create an ID from demograpic data provided on a survey to match pre and post responders spss 14.0

i'm doing a survey with juvenile detention detainees and want to develop and extract an ID number from the survey responses without the responders suspecting an ID is being created on them

sneaky pete stuff--paul
PaulStuartAsked:
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PaulStuartAuthor Commented:
id number creation from survey using spss 14.0
8080_DiverCommented:
Well, it is going to somewhat depend on what data you are collecting and, absent that information, I can only suggest that you figure out some unique set of data that will occur in each of the surveys for any given individual and then use that to develop the ID.

Can you provide more information on what data will be gathered?

If you are having the survey's printed, you might be able to have a unique ID printed at the bottom of each page as though it were a form number and then, assuming you could make sure you give the same "form number" to the same person each time, you could use that for your ID.
richdiesalProfessorCommented:
Hi Paul -

The ethics of what you're suggesting aside, there is no automated way to do what you're describing in SPSS 14.  There are things you can do, however.

Here is the basic technique:
1) For each demographic value, assign a unique base-2 number to that value.  
For example, if you had two demographic variables, race and gender, you could code it like this:
1 - female
2 - male
4 - white
8 - asian
16 - latino
(etc)

2) Use SPSS's "recode into different values" function to create entries for each of these - for example, you'd have a "female" variable (worth 1 if they were female, 0 if they weren't), and an "asian" variable (worth 8 if they were asian, worth 0 if they weren't).  

3) Add all of these values together.

The reason you use base-2 values is that no sum of lower values can equal a larger value.  For example, a white male is a 6, a latino person who did not report their gender a 16 - no other combination of demographics can produce each value.  Technically speaking, there are other values you could use (because a person probably cannot be simultaneously white and asian, for example) but for your purposes, sequential base-2 values all the way up will be fine (if you have lots of values, you could have something attached to .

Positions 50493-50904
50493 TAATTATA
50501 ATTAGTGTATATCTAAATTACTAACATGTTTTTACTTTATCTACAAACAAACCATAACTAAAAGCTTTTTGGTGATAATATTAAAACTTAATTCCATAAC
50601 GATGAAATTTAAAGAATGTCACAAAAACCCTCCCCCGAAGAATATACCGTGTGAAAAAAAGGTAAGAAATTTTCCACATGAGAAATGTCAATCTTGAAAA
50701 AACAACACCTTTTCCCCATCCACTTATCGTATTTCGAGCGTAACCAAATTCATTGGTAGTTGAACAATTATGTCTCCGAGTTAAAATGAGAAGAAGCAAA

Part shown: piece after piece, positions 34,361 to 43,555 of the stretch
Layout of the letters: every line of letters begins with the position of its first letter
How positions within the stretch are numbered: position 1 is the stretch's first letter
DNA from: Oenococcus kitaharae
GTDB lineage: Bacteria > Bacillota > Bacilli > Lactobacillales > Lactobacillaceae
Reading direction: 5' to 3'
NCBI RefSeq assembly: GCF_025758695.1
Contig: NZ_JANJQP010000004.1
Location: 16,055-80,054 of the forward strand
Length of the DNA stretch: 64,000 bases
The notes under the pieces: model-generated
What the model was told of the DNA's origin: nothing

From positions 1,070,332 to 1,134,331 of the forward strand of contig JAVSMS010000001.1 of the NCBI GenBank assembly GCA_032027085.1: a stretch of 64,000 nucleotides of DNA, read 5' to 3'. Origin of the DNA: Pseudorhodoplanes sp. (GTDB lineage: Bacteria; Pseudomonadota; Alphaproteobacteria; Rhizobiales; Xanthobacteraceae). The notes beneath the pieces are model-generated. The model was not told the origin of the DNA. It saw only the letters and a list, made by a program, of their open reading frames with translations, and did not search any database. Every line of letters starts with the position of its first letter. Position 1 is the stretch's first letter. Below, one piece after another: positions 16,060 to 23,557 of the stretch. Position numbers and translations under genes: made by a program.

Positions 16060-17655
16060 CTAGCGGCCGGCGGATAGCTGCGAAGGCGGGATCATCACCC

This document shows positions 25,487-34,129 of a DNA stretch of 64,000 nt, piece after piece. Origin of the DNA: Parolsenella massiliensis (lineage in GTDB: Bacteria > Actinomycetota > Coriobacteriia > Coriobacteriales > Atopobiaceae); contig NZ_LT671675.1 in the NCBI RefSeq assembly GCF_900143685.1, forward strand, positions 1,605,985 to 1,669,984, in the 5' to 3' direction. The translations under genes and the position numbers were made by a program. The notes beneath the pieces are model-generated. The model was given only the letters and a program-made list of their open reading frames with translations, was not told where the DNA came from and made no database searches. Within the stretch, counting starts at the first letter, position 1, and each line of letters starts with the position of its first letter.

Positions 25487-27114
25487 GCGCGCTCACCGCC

4) Use the Add Variables procedure to match cases based on this ID number.

Depending on your dataset, there might be multiple entries with identical ID numbers - this will be because two (or more) people have identical demographics.  There is nothing you can do about this - these cases will be unidentifiable.

I also want to note that it is impossible to ever be sure that you have the original people matched to the new ones, even if you do go about this procedure.  There is always a possibility, for example, that there are two people with identical demographics - person 1 completes the pre-test while person 2 completes the post-test.  You would never know this.  The only sure-fire way to avoid this problem is to code the surveys with their identities somehow (there are many ways to do this where it is not obvious to the survey-taker that you are doing this, both online or on paper, but from the sound of it, you already have the data).

You should also be aware that survey takers are not 100% consistent in their responses to demographic items across administrations (and I suspect juvenile detainees may be even more erratic).

Hope that helps!

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8080_DiverCommented:
To build on richdiesal's response, If you use the technique described but you need to have a unique identifier for a given individual, you could incorporate some additional questions that would provide a greater probability of achieving uniqueness.  For instance, if you identify Juvinile Detainees as those being of age 18 or less, then you could obtain their birth month (01 through 12) and their age (01 through 18) and append those to the value that richdiesal's process provides.

Mike McCrackenSenior ConsultantCommented:
This question has been classified as abandoned and is being closed as part of the Cleanup Program. See my comment at the end of the question for more details.
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